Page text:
Official newspaper of The University of Texas at Austin

The Daily Texan

Official newspaper of The University of Texas at Austin

The Daily Texan

Official newspaper of The University of Texas at Austin

The Daily Texan

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October 4, 2022

Austin Mayor Steve Adler delivers State of the City address

Joshua Guerra

In the wake of President Donald Trump’s executive order to ban refugees from predominantly Muslim countries, Mayor Steve Adler reassured immigrants and refugees they are safe in Austin during his State of the City address Saturday evening.

On Friday, Trump signed an order to temporarily bar refugees, green card holders and travelers from entering the U.S. for 90 days. The next day, Federal Judge Ann M. Donnelly gave temporary stay to the order and halted its execution after refugees were detained at airports across the country. Adler said no political events can cause Austin to change its progressive views.

“No legislature and no election can change who we are and the values that as a community we hold dear,” Adler said. “The world can completely lose its mind, and we’re still going to be Austin, Texas.”

A thunderous standing ovation followed when Adler commended Travis County Sheriff Sally Hernandez for not allowing federal Immigration and Customs Enforcement agents to detain undocumented immigrants without warrants.

“All they have to do is get a warrant, that’s easy,” Adler said.

Hernandez said this policy will go into effect Wednesday, despite Gov. Greg Abbott’s statement that he would defund counties and remove elected officials who protect undocumented immigrants.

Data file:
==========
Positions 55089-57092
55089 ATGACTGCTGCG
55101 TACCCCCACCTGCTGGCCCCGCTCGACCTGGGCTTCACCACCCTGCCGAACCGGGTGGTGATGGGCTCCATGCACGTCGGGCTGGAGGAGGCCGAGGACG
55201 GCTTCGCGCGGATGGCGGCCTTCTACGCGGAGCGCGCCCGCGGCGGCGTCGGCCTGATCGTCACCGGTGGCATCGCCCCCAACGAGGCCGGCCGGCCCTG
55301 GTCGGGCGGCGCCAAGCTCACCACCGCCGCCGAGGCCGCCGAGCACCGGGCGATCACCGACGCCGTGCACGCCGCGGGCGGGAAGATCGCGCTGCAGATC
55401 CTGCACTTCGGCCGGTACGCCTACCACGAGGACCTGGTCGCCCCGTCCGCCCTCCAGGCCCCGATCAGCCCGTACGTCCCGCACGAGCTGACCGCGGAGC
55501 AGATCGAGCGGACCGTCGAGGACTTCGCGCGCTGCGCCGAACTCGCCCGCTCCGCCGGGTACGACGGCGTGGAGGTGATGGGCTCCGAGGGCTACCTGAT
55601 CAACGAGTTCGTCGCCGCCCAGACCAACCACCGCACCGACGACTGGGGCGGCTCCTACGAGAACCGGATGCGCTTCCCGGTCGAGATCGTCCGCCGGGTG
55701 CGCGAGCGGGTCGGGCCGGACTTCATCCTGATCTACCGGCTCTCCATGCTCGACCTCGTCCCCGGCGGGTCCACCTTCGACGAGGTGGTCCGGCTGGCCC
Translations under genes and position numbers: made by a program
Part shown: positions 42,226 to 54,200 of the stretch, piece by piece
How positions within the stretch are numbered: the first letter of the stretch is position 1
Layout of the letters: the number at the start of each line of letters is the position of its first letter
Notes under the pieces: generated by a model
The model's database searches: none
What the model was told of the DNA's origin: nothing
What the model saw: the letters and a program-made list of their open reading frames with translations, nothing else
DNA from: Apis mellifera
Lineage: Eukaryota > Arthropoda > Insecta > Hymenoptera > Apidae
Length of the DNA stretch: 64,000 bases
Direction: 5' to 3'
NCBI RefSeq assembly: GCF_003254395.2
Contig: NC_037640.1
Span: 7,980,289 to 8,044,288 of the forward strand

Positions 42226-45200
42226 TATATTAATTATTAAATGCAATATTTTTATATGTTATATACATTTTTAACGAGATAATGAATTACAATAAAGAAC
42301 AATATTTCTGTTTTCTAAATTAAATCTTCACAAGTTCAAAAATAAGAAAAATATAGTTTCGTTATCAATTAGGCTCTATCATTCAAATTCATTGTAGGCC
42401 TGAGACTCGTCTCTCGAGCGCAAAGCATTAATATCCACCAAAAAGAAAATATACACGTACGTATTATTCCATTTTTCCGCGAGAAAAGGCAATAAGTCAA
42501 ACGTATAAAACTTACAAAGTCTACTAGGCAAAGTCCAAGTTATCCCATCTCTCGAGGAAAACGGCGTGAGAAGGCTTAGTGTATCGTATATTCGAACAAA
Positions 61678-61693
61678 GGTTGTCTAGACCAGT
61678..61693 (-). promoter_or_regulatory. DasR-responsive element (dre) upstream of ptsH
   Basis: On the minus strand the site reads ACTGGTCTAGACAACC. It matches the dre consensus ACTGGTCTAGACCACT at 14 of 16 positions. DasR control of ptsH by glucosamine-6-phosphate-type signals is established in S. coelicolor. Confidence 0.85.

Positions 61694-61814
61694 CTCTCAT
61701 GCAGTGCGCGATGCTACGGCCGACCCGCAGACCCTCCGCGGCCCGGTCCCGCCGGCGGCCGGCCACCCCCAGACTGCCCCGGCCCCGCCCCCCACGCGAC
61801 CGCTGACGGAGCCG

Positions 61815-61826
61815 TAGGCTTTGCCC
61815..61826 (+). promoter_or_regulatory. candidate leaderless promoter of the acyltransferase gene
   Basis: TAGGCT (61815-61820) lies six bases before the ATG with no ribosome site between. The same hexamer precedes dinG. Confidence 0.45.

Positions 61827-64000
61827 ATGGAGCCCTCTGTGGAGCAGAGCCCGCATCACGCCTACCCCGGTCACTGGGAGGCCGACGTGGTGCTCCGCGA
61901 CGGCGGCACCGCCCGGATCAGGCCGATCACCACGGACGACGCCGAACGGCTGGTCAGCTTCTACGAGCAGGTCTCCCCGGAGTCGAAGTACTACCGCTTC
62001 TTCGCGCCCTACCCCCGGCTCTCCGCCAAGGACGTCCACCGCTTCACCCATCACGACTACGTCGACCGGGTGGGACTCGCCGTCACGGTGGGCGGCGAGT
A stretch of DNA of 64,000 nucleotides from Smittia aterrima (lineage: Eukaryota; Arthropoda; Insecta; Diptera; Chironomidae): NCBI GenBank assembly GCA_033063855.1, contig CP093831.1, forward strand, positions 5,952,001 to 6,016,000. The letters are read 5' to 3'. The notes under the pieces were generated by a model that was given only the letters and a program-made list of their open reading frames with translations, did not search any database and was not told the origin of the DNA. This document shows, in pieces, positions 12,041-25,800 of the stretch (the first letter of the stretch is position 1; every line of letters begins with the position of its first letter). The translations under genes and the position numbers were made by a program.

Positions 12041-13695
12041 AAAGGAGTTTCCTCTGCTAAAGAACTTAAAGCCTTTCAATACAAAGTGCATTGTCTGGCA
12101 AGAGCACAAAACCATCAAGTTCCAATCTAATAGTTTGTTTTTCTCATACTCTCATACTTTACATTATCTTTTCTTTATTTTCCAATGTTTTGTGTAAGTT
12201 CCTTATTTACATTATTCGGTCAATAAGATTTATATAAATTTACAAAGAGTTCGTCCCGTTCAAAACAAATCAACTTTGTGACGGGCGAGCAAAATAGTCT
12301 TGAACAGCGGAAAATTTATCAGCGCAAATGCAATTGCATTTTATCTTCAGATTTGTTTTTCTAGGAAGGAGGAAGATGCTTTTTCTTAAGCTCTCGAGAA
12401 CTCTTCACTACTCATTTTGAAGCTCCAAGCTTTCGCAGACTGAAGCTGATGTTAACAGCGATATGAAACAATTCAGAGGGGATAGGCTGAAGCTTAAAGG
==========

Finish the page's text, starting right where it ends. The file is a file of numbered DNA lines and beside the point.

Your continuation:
Austin Police Chief Brian Manley said local law enforcement, including his own officers, should not act as federal immigration enforcement. 

“(Austin Police) can’t be brought in to enforce immigration laws, because we cannot afford to have a breakdown in our immigrant community, because they are more likely to be victimized,” Manley told The Daily Texan after the address.

Adler said affordability is one of his priorities as families have been pushed out because of rising housing costs and limited places to live. 

“We cannot sit by while Austinites are priced out of Austin (and) when young people have to leave Austin to start their families,” Adler said.

CodeNEXT, a rewritten draft of Austin’s land code that has been in effect for over 30 years, will be released on Monday. The code will determine which buildings are placed where, putting pressure on city officials to fairly distribute housing opportunities for everyone.

“People of good will can find themselves in social constructs they did not create,” Adler said. “We are tasked with dismantling the messages of racism and discrimination.”

John William Meyer, UT Ph.D. candidate, said he appreciated Adler’s push for equal employment opportunities.

 “His style seemed very pragmatic,” Meyer said. “I (like) him focusing on equity and the internship programs targeted at towards people who need it.”

Adler also continued his support for Austin’s local musicians, saying its music scene is what gives it character. 

Adler concluded his speech by urging residents to defy state and federal policies that force Austin to change against the grain of its values and weirdness.

“No matter what happens, we will remain resolutely and unapologetically Austin,” Adler said. “We will show the world how to change, how to preserve our soul and how to make ourselves great over and over again. Let that be what this year is about.”

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Austin Mayor Steve Adler delivers State of the City address